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UK reports highest daily COVID deaths since early March

UK 223 COVID deaths
Source: Pixabay

According to official figures released Tuesday, UK reported another 223 COVID related deaths, the highest number of fatalities recorded in a single day since 231 were recorded on March 9.

The total number of coronavirus-related deaths in the United Kingdom has now reached 138,852. These statistics only include people who died within 28 days of their first positive test.

Another 43,738 people in the United Kingdom tested positive for COVID-19 on the seventh consecutive day, as the country recorded more than 40,000 COVID cases. The total number of coronavirus cases in the country now stands at 8,541,192.

COVID-19 is currently affecting 7,749 patients in hospitals.

The latest figures come after the country reported 49,156 cases of COVID-19 on Monday, the highest daily increase since lockdown rules were lifted in England three months ago.

The official spokesperson for British Prime Minister Boris Johnson said Downing Street was keeping a “very close watch” on the latest statistics, but that case rates, hospitalizations, and deaths were “still broadly in line with” government modelling, despite the fact that Britain has lifted most COVID restrictions.

The “very rapid rise” in the number of cases in the country, according to Adam Finn, a professor of paediatrics at the University of Bristol and a member of the Joint Committee on Vaccination and Immunisation (JCVI), is a “reflection of how people are behaving.”

“Nobody” appears to be wearing masks inside any longer, and he doubts that many people are performing the required lateral flow tests, he told Sky News.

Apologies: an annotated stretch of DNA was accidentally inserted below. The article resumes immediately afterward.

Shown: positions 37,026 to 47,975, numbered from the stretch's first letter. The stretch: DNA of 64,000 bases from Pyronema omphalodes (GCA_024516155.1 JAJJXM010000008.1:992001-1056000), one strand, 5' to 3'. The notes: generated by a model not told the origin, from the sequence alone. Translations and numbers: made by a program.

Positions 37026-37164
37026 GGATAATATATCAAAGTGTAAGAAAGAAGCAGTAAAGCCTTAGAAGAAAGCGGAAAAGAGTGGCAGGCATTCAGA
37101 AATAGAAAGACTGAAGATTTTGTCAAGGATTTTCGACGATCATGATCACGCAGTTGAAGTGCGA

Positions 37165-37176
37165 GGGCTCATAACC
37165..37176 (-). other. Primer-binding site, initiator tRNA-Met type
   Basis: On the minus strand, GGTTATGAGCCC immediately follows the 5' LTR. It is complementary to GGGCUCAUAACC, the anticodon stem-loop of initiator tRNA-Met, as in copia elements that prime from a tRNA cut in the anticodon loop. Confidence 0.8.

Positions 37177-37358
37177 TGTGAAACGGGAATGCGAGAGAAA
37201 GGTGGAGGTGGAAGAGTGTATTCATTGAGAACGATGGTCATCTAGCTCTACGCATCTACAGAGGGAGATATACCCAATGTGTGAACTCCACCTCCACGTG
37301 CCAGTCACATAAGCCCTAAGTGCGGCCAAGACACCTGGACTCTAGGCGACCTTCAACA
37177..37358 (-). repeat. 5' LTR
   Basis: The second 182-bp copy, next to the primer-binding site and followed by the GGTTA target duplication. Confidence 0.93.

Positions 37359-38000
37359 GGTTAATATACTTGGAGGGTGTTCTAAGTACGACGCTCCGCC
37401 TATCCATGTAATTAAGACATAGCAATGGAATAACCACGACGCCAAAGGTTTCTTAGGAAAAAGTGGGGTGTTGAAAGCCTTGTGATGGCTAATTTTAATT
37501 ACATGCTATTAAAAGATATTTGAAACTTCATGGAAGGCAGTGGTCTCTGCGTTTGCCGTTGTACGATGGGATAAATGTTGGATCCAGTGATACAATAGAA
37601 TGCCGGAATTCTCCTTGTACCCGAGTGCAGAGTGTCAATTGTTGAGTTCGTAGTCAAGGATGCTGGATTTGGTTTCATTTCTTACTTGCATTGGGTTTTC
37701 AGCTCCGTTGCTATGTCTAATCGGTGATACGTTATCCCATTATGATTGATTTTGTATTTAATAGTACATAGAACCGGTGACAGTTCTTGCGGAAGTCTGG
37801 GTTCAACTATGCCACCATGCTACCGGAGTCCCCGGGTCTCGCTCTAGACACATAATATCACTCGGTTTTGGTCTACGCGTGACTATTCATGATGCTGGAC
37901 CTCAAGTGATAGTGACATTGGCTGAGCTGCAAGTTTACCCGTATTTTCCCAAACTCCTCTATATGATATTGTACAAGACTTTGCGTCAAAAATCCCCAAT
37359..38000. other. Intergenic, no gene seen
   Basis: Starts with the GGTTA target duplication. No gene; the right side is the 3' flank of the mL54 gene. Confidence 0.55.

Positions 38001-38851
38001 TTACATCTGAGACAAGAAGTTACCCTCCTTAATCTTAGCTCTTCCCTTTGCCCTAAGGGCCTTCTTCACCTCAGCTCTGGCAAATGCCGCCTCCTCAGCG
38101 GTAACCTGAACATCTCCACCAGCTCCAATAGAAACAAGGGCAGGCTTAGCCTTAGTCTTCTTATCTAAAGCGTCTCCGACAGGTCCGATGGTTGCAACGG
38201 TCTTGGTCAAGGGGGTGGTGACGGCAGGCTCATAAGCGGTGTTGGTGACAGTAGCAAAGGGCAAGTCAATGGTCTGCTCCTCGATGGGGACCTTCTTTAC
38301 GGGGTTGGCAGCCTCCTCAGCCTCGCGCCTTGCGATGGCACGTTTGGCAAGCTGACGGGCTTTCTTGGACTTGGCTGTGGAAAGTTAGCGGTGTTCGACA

According to the most recent figures, approximately 86 percent of people aged 12 and over in the United Kingdom have received their first dose of vaccine, and more than 78 percent have received both doses.

To restore normalcy, countries such as the United Kingdom, China, Germany, Russia, and the United States have been racing against the clock to distribute coronavirus vaccines.

About the author

Brendan Byrne

While studying economics, Brendan found himself comfortably falling down the rabbit hole of restaurant work, ultimately opening a consulting business and working as a private wine buyer. On a whim, he moved to China, and in his first week following a triumphant pub quiz victory, he found himself bleeding on the floor based on his arrogance. The same man who put him there offered him a job lecturing for the University of Wales in various sister universities throughout the Middle Kingdom. While primarily lecturing in descriptive and comparative statistics, Brendan simultaneously earned an Msc in Banking and International Finance from the University of Wales-Bangor. He's presently doing something he hates, respecting French people. Well, two, his wife and her mother in the lovely town of Antigua, Guatemala.




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